The Kelsey Museum’s archaeological projects in Sudan and Egypt just received a development grant from the University of Michigan Humanities Collaboratory for a project entitled “Nubian Lives, Nubian Heritage.” The development grant will support a number of faculty, graduate students, and undergraduates in discussions and research about heritage and contemporary culture in Nubia —southern Egypt and northern Sudan. This development grant will lead to an opportunity to apply for a large grant (up to $500,000) to put these ideas into practice.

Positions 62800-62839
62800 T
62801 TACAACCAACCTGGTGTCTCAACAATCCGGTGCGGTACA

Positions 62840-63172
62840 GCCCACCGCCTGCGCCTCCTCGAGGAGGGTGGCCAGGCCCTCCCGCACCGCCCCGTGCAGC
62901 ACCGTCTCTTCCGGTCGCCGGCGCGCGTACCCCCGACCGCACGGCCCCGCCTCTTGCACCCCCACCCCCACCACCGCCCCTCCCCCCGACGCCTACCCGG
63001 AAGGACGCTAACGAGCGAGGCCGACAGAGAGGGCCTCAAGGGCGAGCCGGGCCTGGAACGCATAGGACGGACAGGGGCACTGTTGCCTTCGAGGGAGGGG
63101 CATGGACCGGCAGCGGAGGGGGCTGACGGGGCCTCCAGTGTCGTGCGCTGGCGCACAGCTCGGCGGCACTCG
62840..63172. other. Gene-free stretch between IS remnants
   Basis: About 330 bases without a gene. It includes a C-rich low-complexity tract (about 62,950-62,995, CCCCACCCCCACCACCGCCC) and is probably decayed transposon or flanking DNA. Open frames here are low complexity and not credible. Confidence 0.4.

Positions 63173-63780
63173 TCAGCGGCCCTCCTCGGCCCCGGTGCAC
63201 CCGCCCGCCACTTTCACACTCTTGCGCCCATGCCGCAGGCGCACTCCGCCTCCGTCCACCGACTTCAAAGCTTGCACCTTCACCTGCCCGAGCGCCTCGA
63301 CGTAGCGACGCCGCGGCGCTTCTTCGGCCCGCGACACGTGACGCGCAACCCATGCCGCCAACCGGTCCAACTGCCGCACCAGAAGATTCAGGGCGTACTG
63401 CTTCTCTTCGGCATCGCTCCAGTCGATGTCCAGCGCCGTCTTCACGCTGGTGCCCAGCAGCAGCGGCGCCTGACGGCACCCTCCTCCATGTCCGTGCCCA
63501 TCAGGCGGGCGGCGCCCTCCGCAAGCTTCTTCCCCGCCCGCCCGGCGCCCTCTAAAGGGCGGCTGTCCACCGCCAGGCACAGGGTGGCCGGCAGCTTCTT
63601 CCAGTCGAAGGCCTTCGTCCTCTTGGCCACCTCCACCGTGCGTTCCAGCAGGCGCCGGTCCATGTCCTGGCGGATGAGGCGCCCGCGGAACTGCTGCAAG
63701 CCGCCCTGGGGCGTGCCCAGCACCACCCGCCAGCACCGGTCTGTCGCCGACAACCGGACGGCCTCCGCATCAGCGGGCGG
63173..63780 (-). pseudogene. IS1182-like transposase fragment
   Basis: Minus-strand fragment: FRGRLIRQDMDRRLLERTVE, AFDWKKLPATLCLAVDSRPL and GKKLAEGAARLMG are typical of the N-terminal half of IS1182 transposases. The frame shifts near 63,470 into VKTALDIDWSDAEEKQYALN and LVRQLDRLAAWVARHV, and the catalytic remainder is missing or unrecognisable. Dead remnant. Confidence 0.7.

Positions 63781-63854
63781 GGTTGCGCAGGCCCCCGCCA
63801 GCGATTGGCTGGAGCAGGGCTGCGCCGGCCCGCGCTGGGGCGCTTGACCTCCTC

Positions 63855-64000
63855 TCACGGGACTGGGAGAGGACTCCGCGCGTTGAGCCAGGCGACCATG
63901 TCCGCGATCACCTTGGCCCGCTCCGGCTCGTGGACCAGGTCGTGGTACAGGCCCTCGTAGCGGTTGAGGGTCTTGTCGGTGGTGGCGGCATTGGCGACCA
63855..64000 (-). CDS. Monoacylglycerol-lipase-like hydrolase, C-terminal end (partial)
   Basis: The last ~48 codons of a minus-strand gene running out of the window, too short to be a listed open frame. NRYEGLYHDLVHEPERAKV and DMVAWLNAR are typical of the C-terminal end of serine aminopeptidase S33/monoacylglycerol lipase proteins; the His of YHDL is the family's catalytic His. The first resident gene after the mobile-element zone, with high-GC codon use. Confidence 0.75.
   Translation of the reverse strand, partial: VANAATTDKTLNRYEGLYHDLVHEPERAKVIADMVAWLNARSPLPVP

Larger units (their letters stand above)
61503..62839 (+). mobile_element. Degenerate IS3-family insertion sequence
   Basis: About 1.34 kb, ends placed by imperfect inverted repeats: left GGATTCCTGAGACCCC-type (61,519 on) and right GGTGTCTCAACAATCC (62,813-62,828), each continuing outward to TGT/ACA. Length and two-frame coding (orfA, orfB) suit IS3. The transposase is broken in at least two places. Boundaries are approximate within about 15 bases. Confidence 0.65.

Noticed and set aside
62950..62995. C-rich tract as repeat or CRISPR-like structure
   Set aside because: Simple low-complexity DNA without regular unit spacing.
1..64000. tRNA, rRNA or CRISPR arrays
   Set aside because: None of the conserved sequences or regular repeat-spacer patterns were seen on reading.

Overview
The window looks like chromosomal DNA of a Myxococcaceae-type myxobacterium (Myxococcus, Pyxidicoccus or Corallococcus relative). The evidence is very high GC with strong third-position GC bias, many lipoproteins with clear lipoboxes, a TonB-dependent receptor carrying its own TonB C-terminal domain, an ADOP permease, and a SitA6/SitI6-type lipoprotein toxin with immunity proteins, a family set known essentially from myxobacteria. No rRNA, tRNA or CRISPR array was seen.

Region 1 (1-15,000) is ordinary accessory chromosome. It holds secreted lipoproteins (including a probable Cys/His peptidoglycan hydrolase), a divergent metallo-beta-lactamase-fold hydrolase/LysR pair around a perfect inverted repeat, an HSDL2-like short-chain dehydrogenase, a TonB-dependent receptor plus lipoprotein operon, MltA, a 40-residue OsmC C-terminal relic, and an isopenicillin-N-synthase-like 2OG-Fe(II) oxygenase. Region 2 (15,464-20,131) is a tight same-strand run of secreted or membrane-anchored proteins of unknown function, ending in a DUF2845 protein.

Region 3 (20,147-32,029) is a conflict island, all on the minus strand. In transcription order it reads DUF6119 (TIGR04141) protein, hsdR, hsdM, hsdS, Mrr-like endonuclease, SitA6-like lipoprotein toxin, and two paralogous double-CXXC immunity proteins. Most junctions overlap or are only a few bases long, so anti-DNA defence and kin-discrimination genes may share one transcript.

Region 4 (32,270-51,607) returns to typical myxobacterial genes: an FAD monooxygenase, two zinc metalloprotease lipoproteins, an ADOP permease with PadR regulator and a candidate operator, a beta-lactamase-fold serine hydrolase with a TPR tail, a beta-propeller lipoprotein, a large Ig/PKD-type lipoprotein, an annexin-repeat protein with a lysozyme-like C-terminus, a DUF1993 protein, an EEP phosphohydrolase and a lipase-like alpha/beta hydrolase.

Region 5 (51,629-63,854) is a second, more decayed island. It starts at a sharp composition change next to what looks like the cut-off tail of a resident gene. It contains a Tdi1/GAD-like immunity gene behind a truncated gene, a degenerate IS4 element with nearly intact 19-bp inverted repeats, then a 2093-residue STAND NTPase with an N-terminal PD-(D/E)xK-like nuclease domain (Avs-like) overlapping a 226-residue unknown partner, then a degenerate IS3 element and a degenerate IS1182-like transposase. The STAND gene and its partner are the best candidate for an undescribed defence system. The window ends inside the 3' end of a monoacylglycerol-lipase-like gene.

The project grew out of a conversation between assistant professor of anthropology Yasmin Moll, who is working on an ethnographic film about Nubian cultural activism in Egypt, and Geoff Emberling and Suzanne Davis of the Kelsey, who have been working on a community heritage project at the ancient royal pyramid cemetery of El-Kurru in northern Sudan. Kelsey curator Janet Richards will also contribute her knowledge of Nubian heritage in Egypt. Other faculty team members are Amal Fadlalla (Women’s Studies), Andrew Shryock (Anthropology), Michael Fahy (Education), and Howard Tsai (International Institute).